Basking Shark Map

Are Basking Sharks Endangered?

Jan 23 2023

Are basking sharks endangered?

Basking sharks are listed as endangered species on the IUCN red list. There is still no definitive population number for this species due to the difficulties of studying such a wide ranging deep sea shark, but we do know that basking shark populations have dramatically decreased.

Why are basking sharks endangered?

Basking sharks were heavily hunted by targeted fisheries for their meat, fins, cartilage, liver oil and skin and while there are no longer commercial fisheries for basking sharks, their remaining population is still recovering from this. Hunting for basking sharks began at a similar time to early whaling, being slow moving and spending a lot of time at the surface, basking sharks became easy targets for harpooning and netting. Their most sought after asset was their huge livers. As is typical of deep sea sharks, basking sharks have huge livers which can be up to a third of their body size. This liver is rich in a substance called squalene, which was historically used to burn in lamps, but now has more advanced uses in the aviation, medicine and cosmetic industries. Whilst fisheries here closed in the 1990s it is estimated that over 100,000 individuals were removed from the population during the peak of commercial hunting for this species.

Basking sharks are also targeted for their fins, the shark fin trade has been a huge driving factor for the crash of many shark populations. Basking sharks have huge dorsal fins which make them incredibly valuable in the fin trade, with a single large fin reaching prices of up to $57,000 USD. Whilst basking sharks are protected here in the UK, they undertake huge migrations outside our waters which make them vulnerable to unregulated fishing activity.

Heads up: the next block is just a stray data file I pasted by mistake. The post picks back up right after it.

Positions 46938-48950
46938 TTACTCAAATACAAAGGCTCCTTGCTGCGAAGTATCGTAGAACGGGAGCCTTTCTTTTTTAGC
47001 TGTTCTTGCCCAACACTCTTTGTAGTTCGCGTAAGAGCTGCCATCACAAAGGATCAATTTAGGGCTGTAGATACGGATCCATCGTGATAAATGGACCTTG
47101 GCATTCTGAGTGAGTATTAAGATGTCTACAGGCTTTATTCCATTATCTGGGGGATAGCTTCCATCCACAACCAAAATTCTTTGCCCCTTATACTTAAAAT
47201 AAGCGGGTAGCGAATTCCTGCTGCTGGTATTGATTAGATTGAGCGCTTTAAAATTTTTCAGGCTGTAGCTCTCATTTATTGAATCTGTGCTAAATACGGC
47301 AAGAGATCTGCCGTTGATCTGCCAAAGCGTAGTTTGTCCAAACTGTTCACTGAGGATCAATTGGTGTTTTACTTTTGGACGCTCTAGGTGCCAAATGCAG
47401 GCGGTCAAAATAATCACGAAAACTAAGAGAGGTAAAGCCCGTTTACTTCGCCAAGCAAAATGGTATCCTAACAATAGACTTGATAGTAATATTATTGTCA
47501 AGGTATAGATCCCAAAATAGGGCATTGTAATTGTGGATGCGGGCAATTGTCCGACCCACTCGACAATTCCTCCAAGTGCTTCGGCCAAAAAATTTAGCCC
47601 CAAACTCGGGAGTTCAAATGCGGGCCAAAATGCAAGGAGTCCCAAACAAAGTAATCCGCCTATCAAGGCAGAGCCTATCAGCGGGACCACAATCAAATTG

One of the biggest threats to basking sharks is increasing anthropogenic activity on the water, with an increasing number of boats and large ships and marine debris. As basking sharks often feed on the surface they are at risk of collision with vessels and entanglement with ghost fishing gear and pots. This often goes unreported and it is difficult to quantify the damage of this to an already decreasing population.

Are basking sharks protected?

With a lot of threats to contend with you will be happy to hear that basking sharks have been afforded a number of protective measurements.

Basking sharks are protected in the UK and in 2022 this was also granted to basking sharks in Ireland, another highly important area for basking shark conservation. This means it is illegal to ‘intentionally kill, injure or harrass basking sharks’ in British and Irish waters. They are also protected under the Common Fisheries Policy, which makes catching and landing of this species illegal within the EU for any boat in EU waters.

In 2002 basking sharks were added to Appendix II of the CITES agreement, this means that international trade of this species and its parts are regulated, to ensure trade does not further threaten the survival of this species.

And one of the most exciting success stories for us – The Sea of the Hebrides was identified as an important habitat for basking sharks and was declared a marine protected area for this species in 2020, making it the first MPA in the world for this species.

What can you do to help basking sharks?

Now, all these measurements sound great on paper, but basking sharks are still endangered and they still need our help!

If you see a basking shark you can help contribute to science by reporting your sighting. Sightings reports help us understand the population dynamics of this species, and can contribute towards decisions based on managing this species. Make sure to follow the Shark Trust Code of Conduct during your sighting for the best way to watch these animals responsibly.

Basking sharks are still a relatively unknown species, their annual appearance on our coastline can still cause some unnecessary hysteria each year from the British media. Help us raise the profile of this harmless endangered animal by sharing information about basking sharks and taking part in events like World Basking Shark Day!

Be a responsible consumer to help all sharks, check the labels of your sea food and cosmetics, look out for products containing squalene as this is often still derived from sharks and only purchase seafood that has proven credentials for responsible practices such as the MCS blue tick.

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